Japan GDP Growth Revised Down on Decline in Oil Inventories

  • First quarter business spending better than first estimate
  • Private consumption growth was slower than previously thought

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Japan’s economy grew less than the government initially reported in the first quarter, weighed down by a drop in inventories of oil and other raw materials and a downward revision to private consumption.

Highlights of GDP report
  • Gross domestic product expanded by an annualized 1 percent in the three months ended March 31. The preliminary reading was 2.2 percent growth and economists forecast +2.4 percent.
  • Private inventories subtracted 0.1 percentage point from quarterly growth (preliminary figure +0.1 percentage point). 
  • Business spending rose 0.6 percent in the first quarter from the previous three months, compared with the preliminary reading of a 0.2 percent increase.
  • Private consumption gained 0.3 percent, compared with the preliminary figure of a 0.4 percent gain. 


Key Takeaways

A decline in stores of oil was the largest factor in the downward revision to inventories, according to the cabinet office, which releases the data. The rise in oil prices led to a drop in demand, which combined with regular maintenance of tanks and refineries to cut the volume of oil stored in Japan.
This hasn’t changed the overall picture of continued strength in exports and firmer domestic demand, which underpinned the fifth consecutive quarter of growth -- the longest run of expansion since 2006. While business investment expanded on the strength of foreign demand, the key for a sustained recovery will be whether wages start to grow strongly enough to encourage better private consumption.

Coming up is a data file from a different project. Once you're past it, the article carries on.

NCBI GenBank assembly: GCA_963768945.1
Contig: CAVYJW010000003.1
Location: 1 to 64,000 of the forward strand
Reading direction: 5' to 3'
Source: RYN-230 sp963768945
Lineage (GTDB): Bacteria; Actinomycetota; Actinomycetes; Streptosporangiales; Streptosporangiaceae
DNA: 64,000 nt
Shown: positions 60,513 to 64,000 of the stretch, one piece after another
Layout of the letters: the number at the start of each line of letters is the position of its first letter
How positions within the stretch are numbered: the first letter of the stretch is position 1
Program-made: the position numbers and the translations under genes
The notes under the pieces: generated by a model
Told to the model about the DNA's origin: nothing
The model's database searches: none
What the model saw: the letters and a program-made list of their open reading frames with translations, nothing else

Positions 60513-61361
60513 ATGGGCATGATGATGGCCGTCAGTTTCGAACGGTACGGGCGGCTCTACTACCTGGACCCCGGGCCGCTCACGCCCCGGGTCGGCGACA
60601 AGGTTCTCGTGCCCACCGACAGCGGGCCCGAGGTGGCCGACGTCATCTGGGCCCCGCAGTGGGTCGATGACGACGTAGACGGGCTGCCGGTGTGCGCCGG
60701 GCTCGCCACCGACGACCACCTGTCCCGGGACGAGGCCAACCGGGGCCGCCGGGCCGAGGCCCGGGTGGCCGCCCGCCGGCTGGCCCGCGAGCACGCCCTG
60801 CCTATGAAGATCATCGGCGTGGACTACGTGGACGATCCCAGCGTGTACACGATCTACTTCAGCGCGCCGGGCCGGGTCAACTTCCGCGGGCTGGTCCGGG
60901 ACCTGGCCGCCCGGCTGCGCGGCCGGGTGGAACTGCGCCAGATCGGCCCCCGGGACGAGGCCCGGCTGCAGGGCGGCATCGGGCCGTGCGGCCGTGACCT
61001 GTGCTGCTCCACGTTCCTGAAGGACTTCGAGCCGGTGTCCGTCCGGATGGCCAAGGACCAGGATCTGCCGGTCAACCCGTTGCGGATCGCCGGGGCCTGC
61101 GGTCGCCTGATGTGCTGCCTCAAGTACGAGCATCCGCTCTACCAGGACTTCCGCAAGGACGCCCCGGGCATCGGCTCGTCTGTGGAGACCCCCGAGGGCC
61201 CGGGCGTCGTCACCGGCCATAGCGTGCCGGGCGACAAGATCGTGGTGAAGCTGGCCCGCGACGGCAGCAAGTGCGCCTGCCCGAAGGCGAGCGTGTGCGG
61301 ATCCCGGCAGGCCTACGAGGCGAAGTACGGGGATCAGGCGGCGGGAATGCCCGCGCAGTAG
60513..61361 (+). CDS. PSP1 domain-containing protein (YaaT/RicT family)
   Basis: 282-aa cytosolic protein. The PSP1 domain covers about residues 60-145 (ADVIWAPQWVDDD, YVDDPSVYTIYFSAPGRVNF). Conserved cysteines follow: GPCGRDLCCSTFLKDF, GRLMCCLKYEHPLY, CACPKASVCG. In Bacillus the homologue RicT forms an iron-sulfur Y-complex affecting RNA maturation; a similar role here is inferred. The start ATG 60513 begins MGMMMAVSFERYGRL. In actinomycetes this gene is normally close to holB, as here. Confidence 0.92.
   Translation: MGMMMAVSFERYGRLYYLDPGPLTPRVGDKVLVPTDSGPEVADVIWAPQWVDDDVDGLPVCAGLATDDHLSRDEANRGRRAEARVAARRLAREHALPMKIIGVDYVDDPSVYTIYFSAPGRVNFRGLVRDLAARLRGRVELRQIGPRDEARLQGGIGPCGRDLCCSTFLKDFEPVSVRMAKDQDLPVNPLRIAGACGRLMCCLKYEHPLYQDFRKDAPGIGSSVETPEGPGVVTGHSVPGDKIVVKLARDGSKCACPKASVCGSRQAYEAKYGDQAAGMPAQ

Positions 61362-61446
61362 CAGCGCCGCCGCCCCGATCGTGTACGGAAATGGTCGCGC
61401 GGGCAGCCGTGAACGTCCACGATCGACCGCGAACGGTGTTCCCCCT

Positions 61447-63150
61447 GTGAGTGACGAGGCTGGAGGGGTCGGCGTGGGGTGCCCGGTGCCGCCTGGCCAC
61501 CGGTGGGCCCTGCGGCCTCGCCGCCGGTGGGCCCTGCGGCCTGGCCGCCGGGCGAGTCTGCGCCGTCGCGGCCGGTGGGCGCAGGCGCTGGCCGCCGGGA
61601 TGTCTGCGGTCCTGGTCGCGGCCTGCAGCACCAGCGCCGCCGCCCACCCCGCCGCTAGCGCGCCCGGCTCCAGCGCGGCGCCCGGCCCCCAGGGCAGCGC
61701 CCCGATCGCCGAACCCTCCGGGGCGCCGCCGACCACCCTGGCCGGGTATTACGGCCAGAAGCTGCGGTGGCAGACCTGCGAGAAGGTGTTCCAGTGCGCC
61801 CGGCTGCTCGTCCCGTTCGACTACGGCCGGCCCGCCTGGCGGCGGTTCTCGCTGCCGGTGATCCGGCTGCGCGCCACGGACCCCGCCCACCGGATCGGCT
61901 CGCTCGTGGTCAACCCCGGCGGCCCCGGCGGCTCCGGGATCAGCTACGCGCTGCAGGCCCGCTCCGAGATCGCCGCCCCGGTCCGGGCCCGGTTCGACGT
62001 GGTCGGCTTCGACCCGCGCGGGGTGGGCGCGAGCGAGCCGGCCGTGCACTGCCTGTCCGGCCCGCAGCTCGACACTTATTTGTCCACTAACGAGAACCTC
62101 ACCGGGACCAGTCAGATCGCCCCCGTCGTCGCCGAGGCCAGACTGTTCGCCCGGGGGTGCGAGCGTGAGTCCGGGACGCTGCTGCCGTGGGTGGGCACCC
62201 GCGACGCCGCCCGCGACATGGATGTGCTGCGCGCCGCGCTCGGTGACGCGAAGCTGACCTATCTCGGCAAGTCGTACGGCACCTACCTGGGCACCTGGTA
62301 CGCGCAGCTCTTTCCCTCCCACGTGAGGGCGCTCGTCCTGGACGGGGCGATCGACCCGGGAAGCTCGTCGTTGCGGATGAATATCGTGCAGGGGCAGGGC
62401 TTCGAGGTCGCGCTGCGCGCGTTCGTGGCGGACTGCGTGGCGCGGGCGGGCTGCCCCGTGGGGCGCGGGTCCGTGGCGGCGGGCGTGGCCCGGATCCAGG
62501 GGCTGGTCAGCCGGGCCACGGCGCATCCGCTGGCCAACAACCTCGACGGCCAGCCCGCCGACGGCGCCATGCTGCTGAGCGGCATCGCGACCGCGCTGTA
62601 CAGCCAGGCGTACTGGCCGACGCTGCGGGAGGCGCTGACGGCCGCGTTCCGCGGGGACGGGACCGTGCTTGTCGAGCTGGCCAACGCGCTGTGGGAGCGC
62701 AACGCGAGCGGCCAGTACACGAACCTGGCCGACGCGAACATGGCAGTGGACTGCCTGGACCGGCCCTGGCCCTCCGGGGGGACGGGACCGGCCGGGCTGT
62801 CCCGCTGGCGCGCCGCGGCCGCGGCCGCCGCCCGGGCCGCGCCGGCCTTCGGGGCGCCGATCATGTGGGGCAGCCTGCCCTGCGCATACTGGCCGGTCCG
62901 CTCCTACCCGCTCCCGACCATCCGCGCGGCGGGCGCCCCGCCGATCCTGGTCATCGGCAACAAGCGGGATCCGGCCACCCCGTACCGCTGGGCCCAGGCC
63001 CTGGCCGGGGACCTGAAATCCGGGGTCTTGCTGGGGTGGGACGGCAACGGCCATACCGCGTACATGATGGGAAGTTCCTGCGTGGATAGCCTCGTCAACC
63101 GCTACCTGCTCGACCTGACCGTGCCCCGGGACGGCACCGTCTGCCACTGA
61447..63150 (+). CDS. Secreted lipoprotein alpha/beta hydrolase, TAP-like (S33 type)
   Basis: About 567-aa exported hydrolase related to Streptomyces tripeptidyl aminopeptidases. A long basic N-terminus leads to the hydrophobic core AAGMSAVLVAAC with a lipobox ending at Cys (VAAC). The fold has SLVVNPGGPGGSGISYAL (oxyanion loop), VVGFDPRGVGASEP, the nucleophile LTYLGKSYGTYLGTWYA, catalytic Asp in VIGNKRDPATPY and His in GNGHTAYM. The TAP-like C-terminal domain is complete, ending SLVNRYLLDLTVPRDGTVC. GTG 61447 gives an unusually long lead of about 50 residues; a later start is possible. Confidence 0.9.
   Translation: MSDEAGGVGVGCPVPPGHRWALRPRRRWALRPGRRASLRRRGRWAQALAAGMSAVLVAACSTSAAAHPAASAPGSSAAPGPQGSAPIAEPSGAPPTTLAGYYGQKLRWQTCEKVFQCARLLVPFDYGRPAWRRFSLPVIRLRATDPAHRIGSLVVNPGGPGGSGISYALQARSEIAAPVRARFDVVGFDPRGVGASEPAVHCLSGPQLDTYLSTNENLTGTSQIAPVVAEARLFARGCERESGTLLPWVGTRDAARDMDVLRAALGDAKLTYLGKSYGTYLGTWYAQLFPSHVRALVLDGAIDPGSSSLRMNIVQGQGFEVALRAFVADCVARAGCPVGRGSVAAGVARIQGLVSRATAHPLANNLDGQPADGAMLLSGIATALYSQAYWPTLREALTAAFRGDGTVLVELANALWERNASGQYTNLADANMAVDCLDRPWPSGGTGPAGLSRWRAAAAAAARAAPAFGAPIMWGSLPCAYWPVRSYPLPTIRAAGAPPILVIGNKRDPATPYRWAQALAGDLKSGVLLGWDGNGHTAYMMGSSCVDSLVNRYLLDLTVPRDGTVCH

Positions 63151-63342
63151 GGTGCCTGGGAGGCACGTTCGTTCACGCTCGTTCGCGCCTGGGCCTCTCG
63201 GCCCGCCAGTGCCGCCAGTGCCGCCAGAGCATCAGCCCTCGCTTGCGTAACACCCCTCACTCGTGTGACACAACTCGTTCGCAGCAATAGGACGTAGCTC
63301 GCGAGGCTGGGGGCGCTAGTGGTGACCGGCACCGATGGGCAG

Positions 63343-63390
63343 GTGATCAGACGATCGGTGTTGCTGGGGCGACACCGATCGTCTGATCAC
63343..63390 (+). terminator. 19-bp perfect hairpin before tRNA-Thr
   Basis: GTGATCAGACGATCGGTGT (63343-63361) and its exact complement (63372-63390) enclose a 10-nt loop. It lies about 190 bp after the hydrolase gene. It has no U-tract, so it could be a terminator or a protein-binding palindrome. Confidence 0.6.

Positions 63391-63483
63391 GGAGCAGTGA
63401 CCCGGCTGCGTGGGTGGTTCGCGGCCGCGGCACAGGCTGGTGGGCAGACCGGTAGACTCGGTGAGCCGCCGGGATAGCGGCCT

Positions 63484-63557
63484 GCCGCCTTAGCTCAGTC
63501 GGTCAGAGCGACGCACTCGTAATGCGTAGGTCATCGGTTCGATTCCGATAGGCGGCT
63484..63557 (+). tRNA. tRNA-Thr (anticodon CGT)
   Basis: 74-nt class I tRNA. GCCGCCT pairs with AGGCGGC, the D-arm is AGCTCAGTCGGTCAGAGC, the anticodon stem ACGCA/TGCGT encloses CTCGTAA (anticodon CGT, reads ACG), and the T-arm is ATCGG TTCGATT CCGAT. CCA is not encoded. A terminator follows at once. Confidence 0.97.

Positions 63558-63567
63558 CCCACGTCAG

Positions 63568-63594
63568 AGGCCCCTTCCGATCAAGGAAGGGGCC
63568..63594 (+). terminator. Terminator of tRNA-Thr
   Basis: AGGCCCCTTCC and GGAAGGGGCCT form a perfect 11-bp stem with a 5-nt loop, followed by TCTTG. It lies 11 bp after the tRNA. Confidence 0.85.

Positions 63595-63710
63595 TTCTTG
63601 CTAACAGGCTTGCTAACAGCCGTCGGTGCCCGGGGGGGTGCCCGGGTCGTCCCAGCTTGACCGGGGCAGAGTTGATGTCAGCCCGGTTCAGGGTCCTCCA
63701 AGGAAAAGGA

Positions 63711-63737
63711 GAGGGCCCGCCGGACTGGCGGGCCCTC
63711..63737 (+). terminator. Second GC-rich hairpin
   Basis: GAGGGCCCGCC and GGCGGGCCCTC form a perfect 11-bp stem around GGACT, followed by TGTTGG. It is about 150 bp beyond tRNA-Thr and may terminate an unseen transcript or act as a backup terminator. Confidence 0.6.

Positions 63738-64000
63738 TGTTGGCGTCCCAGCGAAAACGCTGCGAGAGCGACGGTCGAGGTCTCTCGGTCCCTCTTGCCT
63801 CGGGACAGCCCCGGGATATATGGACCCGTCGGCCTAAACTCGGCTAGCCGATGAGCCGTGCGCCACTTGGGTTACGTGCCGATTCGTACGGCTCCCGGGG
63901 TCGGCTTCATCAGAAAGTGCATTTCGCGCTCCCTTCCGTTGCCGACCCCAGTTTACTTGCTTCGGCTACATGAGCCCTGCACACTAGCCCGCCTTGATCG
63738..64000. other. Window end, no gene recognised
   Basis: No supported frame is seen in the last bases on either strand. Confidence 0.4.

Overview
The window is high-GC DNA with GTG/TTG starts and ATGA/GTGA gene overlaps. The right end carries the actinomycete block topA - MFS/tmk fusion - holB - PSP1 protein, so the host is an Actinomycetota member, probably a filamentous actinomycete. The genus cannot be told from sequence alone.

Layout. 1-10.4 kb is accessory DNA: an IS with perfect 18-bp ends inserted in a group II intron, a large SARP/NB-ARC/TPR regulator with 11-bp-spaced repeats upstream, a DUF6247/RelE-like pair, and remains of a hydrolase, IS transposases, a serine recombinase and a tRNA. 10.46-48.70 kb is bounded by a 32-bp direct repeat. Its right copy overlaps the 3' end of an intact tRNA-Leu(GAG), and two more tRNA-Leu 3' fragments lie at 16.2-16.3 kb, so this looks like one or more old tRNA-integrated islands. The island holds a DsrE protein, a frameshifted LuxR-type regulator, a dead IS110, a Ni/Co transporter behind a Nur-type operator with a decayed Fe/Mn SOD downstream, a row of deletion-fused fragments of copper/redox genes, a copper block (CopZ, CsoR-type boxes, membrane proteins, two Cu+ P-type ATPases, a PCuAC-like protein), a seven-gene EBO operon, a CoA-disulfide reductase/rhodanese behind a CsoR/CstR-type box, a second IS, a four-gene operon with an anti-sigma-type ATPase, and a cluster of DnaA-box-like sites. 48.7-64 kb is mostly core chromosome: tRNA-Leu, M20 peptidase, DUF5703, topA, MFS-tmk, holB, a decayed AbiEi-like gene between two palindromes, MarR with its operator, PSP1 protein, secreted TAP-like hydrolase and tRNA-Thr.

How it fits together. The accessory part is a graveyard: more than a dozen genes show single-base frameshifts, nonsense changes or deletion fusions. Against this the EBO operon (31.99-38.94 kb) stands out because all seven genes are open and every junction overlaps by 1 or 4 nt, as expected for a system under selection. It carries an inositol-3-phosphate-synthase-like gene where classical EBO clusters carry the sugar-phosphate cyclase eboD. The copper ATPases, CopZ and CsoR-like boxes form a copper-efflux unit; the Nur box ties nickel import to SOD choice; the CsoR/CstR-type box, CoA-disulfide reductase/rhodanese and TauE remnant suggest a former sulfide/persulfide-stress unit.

Economist Views

  • "The extent of the revision is pretty shocking but it would be a mistake to jump to the conclusion that Japan’s economy is starting to slow down," said Yoshiki Shinke, chief economist at Dai-ichi Life Research Institute. "This doesn’t change the overall picture for Japan’s continuing recovery."
  • Lower inventories aren’t necessarily a bad thing for the economy, Shinke said, adding that the data increased the chances for stronger growth in the second quarter.
  • "The big revision was a surprise, but its content largely made sense," said Hiroaki Muto, chief economist at Tokai Tokyo Research Center in Tokyo. "Domestic demand is very cautious while external demand is taking the lead."
  • "Stagnant wages are the reason why consumer spending is struggling to rise," Muto said.

Other Details

  • Measured quarter on quarter, GDP expanded 0.3 percent in the first quarter, less than the preliminary reading of a 0.5 percent growth (estimate +0.6 percent).
  • Public investment fell 0.1 percent, unchanged from the initial figure.
  • Net exports, or shipments less imports, contributed +0.1 percentage point to GDP, unchanged from the initial release.
  • Japan’s current-account surplus was 1.95 trillion yen in April ($17.7 billion), according to a separate set of data.

— With assistance by Tomoko Sato, Toru Fujioka, and Yoshiaki Nohara

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